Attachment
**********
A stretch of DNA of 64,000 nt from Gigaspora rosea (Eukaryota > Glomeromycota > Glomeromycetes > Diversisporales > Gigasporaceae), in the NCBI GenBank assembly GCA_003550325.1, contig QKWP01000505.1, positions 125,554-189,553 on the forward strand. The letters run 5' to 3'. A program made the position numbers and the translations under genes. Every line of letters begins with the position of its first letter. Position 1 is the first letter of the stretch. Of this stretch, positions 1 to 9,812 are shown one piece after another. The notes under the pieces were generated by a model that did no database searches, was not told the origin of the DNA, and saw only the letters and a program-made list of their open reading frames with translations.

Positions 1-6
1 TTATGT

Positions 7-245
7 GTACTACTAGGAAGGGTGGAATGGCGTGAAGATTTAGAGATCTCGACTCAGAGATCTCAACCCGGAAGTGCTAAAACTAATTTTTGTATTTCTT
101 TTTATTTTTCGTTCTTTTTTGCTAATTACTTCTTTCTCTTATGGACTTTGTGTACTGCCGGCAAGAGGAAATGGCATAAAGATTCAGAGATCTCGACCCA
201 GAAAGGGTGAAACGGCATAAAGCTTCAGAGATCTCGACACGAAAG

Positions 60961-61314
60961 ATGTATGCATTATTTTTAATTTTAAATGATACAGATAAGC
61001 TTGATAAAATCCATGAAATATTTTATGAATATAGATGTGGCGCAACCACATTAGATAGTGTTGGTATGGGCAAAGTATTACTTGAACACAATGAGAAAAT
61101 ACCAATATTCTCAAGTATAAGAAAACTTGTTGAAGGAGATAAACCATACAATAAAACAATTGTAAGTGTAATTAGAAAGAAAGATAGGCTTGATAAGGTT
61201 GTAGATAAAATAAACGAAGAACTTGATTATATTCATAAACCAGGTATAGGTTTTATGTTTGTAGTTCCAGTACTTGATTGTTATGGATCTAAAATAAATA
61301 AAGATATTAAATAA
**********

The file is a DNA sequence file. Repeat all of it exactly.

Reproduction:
A stretch of DNA of 64,000 nt from Gigaspora rosea (Eukaryota > Glomeromycota > Glomeromycetes > Diversisporales > Gigasporaceae), in the NCBI GenBank assembly GCA_003550325.1, contig QKWP01000505.1, positions 125,554-189,553 on the forward strand. The letters run 5' to 3'. A program made the position numbers and the translations under genes. Every line of letters begins with the position of its first letter. Position 1 is the first letter of the stretch. Of this stretch, positions 1 to 9,812 are shown one piece after another. The notes under the pieces were generated by a model that did no database searches, was not told the origin of the DNA, and saw only the letters and a program-made list of their open reading frames with translations.

Positions 1-6
1 TTATGT

Positions 7-245
7 GTACTACTAGGAAGGGTGGAATGGCGTGAAGATTTAGAGATCTCGACTCAGAGATCTCAACCCGGAAGTGCTAAAACTAATTTTTGTATTTCTT
101 TTTATTTTTCGTTCTTTTTTGCTAATTACTTCTTTCTCTTATGGACTTTGTGTACTGCCGGCAAGAGGAAATGGCATAAAGATTCAGAGATCTCGACCCA
201 GAAAGGGTGAAACGGCATAAAGCTTCAGAGATCTCGACACGAAAG

Positions 60961-61314
60961 ATGTATGCATTATTTTTAATTTTAAATGATACAGATAAGC
61001 TTGATAAAATCCATGAAATATTTTATGAATATAGATGTGGCGCAACCACATTAGATAGTGTTGGTATGGGCAAAGTATTACTTGAACACAATGAGAAAAT
61101 ACCAATATTCTCAAGTATAAGAAAACTTGTTGAAGGAGATAAACCATACAATAAAACAATTGTAAGTGTAATTAGAAAGAAAGATAGGCTTGATAAGGTT
61201 GTAGATAAAATAAACGAAGAACTTGATTATATTCATAAACCAGGTATAGGTTTTATGTTTGTAGTTCCAGTACTTGATTGTTATGGATCTAAAATAAATA
61301 AAGATATTAAATAA